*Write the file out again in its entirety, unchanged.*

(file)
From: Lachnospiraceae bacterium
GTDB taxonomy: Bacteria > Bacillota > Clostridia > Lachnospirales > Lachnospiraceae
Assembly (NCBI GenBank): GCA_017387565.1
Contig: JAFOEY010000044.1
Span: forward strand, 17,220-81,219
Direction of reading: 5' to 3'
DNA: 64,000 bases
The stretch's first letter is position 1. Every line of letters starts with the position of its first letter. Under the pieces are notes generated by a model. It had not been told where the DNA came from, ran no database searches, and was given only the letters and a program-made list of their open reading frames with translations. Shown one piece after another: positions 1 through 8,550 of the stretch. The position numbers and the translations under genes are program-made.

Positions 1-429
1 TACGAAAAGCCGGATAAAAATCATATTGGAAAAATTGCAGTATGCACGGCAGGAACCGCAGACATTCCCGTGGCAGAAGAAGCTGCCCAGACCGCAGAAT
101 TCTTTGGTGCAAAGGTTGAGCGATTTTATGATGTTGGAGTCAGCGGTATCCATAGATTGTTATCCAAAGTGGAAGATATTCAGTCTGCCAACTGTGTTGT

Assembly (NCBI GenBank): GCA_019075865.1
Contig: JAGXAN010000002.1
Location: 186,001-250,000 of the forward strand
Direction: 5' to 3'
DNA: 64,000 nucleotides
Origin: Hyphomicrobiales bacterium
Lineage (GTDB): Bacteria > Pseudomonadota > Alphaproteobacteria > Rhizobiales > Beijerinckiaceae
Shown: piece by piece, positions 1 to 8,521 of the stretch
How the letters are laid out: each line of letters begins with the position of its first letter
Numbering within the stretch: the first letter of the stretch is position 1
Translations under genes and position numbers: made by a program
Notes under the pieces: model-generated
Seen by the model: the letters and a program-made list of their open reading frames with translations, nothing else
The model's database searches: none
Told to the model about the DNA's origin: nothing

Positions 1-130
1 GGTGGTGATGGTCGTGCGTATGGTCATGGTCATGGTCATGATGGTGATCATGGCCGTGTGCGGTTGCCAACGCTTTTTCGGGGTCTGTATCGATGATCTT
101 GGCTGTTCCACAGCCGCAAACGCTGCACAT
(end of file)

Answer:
From: Lachnospiraceae bacterium
GTDB taxonomy: Bacteria > Bacillota > Clostridia > Lachnospirales > Lachnospiraceae
Assembly (NCBI GenBank): GCA_017387565.1
Contig: JAFOEY010000044.1
Span: forward strand, 17,220-81,219
Direction of reading: 5' to 3'
DNA: 64,000 bases
The stretch's first letter is position 1. Every line of letters starts with the position of its first letter. Under the pieces are notes generated by a model. It had not been told where the DNA came from, ran no database searches, and was given only the letters and a program-made list of their open reading frames with translations. Shown one piece after another: positions 1 through 8,550 of the stretch. The position numbers and the translations under genes are program-made.

Positions 1-429
1 TACGAAAAGCCGGATAAAAATCATATTGGAAAAATTGCAGTATGCACGGCAGGAACCGCAGACATTCCCGTGGCAGAAGAAGCTGCCCAGACCGCAGAAT
101 TCTTTGGTGCAAAGGTTGAGCGATTTTATGATGTTGGAGTCAGCGGTATCCATAGATTGTTATCCAAAGTGGAAGATATTCAGTCTGCCAACTGTGTTGT

Assembly (NCBI GenBank): GCA_019075865.1
Contig: JAGXAN010000002.1
Location: 186,001-250,000 of the forward strand
Direction: 5' to 3'
DNA: 64,000 nucleotides
Origin: Hyphomicrobiales bacterium
Lineage (GTDB): Bacteria > Pseudomonadota > Alphaproteobacteria > Rhizobiales > Beijerinckiaceae
Shown: piece by piece, positions 1 to 8,521 of the stretch
How the letters are laid out: each line of letters begins with the position of its first letter
Numbering within the stretch: the first letter of the stretch is position 1
Translations under genes and position numbers: made by a program
Notes under the pieces: model-generated
Seen by the model: the letters and a program-made list of their open reading frames with translations, nothing else
The model's database searches: none
Told to the model about the DNA's origin: nothing

Positions 1-130
1 GGTGGTGATGGTCGTGCGTATGGTCATGGTCATGGTCATGATGGTGATCATGGCCGTGTGCGGTTGCCAACGCTTTTTCGGGGTCTGTATCGATGATCTT
101 GGCTGTTCCACAGCCGCAAACGCTGCACAT